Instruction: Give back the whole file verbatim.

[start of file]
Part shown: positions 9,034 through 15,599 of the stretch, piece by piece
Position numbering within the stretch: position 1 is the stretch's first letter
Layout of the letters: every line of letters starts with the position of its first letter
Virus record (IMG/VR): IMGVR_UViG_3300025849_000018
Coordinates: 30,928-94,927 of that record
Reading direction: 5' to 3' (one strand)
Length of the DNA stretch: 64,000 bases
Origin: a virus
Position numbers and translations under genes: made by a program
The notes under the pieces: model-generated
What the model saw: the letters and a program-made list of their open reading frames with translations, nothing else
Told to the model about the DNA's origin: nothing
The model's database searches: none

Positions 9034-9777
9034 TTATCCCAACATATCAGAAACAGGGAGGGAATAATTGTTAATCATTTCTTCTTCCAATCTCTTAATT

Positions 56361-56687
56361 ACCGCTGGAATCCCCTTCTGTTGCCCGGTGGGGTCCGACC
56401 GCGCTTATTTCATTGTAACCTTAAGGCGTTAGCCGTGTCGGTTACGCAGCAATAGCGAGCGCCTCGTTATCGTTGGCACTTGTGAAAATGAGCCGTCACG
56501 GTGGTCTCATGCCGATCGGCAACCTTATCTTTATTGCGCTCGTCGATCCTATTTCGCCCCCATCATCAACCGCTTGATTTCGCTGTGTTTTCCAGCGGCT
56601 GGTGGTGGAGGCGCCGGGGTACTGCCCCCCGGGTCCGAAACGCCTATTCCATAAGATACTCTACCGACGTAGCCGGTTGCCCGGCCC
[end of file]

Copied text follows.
Part shown: positions 9,034 through 15,599 of the stretch, piece by piece
Position numbering within the stretch: position 1 is the stretch's first letter
Layout of the letters: every line of letters starts with the position of its first letter
Virus record (IMG/VR): IMGVR_UViG_3300025849_000018
Coordinates: 30,928-94,927 of that record
Reading direction: 5' to 3' (one strand)
Length of the DNA stretch: 64,000 bases
Origin: a virus
Position numbers and translations under genes: made by a program
The notes under the pieces: model-generated
What the model saw: the letters and a program-made list of their open reading frames with translations, nothing else
Told to the model about the DNA's origin: nothing
The model's database searches: none

Positions 9034-9777
9034 TTATCCCAACATATCAGAAACAGGGAGGGAATAATTGTTAATCATTTCTTCTTCCAATCTCTTAATT

Positions 56361-56687
56361 ACCGCTGGAATCCCCTTCTGTTGCCCGGTGGGGTCCGACC
56401 GCGCTTATTTCATTGTAACCTTAAGGCGTTAGCCGTGTCGGTTACGCAGCAATAGCGAGCGCCTCGTTATCGTTGGCACTTGTGAAAATGAGCCGTCACG
56501 GTGGTCTCATGCCGATCGGCAACCTTATCTTTATTGCGCTCGTCGATCCTATTTCGCCCCCATCATCAACCGCTTGATTTCGCTGTGTTTTCCAGCGGCT
56601 GGTGGTGGAGGCGCCGGGGTACTGCCCCCCGGGTCCGAAACGCCTATTCCATAAGATACTCTACCGACGTAGCCGGTTGCCCGGCCC